Hydrolases Hydrolytic Enzymes

Many different enzymes possess hydrolase activity. For example, ALDH shows esterase activity. P450 enzymes also seem to have apparent hydrolase activity at times, although in the case of these enzymes the hydrolysis occurs via oxidative dealkylation by alpha oxidation next to an amide or an ester.

Overall reaction: R4COXR2 + H2O ! RiCOOH + HXR2 where X = O or N

Reaction: The following "catalytic triad" is important for the reaction:

• A nucleophilic residue (serine or cysteine for esterases and ami-dases and aspartic acid for expoxide hydrolase) that attacks the ester/thioester substrate and forms an acyl-enzyme intermediate.

• A water molecule that is coordinated by histidine and glutamic acid/aspartic acid then hydrolyzes the acyl enzyme to recycle the enzyme and liberate the hydrolysis product carboxylic acid.

Chemically, electron-deficient substrates (i.e., electron-withdrawing groups adjacent to an amide bond) result in more-labile amides susceptible to hydrolysis.

Classification based on organophosphates:

A-Esterases (also known as paraoxonases) hydrolyze organo-phosphates such as paraoxon. These enzymes have a free thiol (from cysteine) in their active site, which is critical for its functional activity. Inhibited by p-chloromercurobenzoate.

B-Esterases are inhibited by organophosphates and carbamate insecticides. Enzymes in this class include carboxylesterases and cholinesterases (acetylcholinesterase and butyrylcholinester-ase).

C-Esterases include esterases that are not inhibited by organo-phosphates or do not hydrolyze organophosphates.

Subcellular location: Mainly in the ER, cytosol, and lysosomes, lesser amounts in monocytes and macrophages. Reaction: Hydrolysis of esters and amides. Isoforms: hCEi (180 kDa; optimum pH 6.5) and hCE2 (60 kDa; optimum pH 7.5-8) are the two CE isoforms in humans. hCEi is primarily expressed in the liver, with lesser amounts in the intestine, kidney, lung, testes, and heart. hCE2 is primarily expressed in the intestine and to a lesser extent in the liver.

Substrates: Aromatic and aliphatic esters; hCE2 converts CPT-11 to SN-38.

Inhibitors: Organophosphates and 4-benzyl-piperidine-1-carboxylic acid 4-nitrophenyl ester.

Generally, rodents have a considerably greater concentration of CEs than do humans.

Cellular location: Lysosomes, lumen of the ER (same side as uridine diphosphate glucuronosyltransferase (UGT)), and gut bacteria.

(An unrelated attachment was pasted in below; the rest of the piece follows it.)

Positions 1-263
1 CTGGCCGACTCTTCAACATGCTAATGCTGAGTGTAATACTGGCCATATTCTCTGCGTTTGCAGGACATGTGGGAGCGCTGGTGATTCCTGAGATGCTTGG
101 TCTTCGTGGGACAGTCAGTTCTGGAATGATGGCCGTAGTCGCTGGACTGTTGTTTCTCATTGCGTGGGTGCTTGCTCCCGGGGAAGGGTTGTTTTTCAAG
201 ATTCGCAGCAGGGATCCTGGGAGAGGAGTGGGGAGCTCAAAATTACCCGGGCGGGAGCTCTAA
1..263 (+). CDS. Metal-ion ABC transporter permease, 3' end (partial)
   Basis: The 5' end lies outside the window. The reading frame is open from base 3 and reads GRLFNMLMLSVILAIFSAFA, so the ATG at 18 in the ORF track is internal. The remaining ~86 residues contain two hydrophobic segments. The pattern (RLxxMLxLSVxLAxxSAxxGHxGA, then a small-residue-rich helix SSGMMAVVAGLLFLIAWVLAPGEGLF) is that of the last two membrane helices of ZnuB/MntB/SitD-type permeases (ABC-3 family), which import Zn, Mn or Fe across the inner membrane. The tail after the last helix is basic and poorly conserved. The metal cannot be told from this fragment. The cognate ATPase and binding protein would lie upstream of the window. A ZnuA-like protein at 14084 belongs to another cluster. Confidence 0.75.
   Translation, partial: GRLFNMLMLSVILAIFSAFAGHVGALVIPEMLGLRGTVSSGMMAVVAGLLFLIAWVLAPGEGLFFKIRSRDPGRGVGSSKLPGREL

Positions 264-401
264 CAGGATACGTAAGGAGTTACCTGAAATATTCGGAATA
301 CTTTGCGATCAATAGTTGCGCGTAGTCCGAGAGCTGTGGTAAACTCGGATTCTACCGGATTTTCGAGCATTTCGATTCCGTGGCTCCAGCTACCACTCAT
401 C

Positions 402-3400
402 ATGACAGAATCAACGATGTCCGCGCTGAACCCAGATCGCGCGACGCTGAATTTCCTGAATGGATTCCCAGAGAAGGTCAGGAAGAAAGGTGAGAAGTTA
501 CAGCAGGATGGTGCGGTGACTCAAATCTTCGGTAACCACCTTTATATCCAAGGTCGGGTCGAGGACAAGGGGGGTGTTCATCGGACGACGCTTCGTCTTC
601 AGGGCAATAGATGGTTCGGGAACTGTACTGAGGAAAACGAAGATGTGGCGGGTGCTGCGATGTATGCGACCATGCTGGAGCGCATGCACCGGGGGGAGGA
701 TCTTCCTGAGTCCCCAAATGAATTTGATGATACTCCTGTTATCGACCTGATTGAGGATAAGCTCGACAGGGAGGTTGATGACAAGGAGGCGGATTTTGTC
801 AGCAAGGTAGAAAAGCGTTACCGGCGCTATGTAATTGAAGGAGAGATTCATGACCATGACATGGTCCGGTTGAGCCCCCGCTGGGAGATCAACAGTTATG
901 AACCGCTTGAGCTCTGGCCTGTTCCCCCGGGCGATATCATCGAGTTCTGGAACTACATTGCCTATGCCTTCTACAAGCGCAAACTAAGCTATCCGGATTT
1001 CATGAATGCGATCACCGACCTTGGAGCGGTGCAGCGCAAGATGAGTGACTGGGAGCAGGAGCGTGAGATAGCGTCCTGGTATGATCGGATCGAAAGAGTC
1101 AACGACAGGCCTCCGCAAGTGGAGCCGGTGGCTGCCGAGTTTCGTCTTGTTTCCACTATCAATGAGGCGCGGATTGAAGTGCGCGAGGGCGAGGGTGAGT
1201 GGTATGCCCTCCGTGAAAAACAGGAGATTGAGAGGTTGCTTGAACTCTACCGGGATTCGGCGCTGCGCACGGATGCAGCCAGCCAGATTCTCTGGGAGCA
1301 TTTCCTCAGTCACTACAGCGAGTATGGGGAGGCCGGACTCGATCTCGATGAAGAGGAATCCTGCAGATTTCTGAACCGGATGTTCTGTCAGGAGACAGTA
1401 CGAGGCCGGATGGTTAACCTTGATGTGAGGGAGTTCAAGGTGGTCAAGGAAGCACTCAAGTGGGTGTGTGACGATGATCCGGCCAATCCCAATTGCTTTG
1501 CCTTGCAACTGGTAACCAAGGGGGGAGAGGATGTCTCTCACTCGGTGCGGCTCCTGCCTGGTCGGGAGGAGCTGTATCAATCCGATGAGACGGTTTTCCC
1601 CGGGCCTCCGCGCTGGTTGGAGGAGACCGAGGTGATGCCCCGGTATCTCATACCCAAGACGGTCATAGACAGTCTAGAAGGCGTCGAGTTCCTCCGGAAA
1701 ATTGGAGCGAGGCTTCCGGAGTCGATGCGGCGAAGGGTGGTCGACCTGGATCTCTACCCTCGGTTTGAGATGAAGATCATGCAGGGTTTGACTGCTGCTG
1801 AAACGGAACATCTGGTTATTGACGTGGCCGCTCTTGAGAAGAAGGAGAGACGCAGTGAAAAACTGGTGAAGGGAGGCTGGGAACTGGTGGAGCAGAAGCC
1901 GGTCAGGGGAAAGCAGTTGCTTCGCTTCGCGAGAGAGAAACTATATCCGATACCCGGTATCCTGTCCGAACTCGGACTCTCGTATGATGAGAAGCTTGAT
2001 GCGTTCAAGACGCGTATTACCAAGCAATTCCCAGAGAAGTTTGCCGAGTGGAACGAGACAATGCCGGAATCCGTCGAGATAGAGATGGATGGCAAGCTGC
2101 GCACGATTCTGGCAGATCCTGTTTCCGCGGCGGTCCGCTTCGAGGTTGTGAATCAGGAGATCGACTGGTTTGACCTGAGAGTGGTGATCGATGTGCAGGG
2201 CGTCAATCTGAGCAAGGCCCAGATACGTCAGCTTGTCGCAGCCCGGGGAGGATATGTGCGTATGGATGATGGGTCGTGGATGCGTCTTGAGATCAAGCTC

1,4-Saccharolactone is typically used to inhibit P-glucuronidase activity in in vitro incubations. Oleson and Court argue that addition of this inhibitor does not result in improved detection of glucuronide metabolites, and in some cases, it results in UGT inhibition (Oleson and Court 2008).

The two classes of EH that are important for xenobiotic metabolism are microsomal EH (mEH; prefers cis epoxide substrates; optimum pH = 9) and soluble EH (sEH; prefers trans epoxide substrates; optimum pH = 7.4) (Morisseau and Hammock 2005).

Organ distribution: Both types are present in all tissues, with the highest level in the liver.

Reactions: Hydrolysis of arene and alkene epoxides to polar diols.

The hydrolysis of epoxides plays a key role in detoxification (for example, the hydrolysis of epoxide derivatives of polycyclic aromatic hydrocarbons such as benzo[a]pyrene 4,5-oxide).

mEH substrates: Benzo[a]pyrene 4,5-oxide, cis-stilbene oxide, and styrene oxide.

mEH inhibitors: 1,1,1 -Trichloropropene-2,3-oxide, divalent heavy metals (Hg2+and Zn2+), and cyclopropyl oxiranes.

sEH substrate: Trans-stilbene oxide.

sEH inhibitors: Chalcone oxides, trans-3-phenylglycidols, Cd2+ and Cu2+. Arylesterases/Paraoxonases (PONs; EC

Organ distribution: PON1 is synthesized in the liver and excreted to plasma and plays an important role in lipid metabolism (van Himbergen et al. 2006); PON2 is ubiquitous; PON3 is found in the liver, GI tract, kidney, lung, and brain.

Substrates: Aromatic esters phenyl acetate (PON1); p-nitrobu-tyrate (PON3 > PON1 = PON2), paraoxon (PON1), and aromatic lactones (Draganov et al. 2005).

Inhibitors: Sulfanilamide and Hg2+. Pseudocholinesterase/Butyrylcholinesterase (BuChE; EC Organ distribution: Widely distributed, high concentration in plasma.

Substrates: Basic compounds containing esters such as succi-nylcholine, mivacurium, procaine, and cocaine.

Inhibitors: Organophosphates and physostigmine. BuChE was the first most widely studied gene for genetic polymorphisms.

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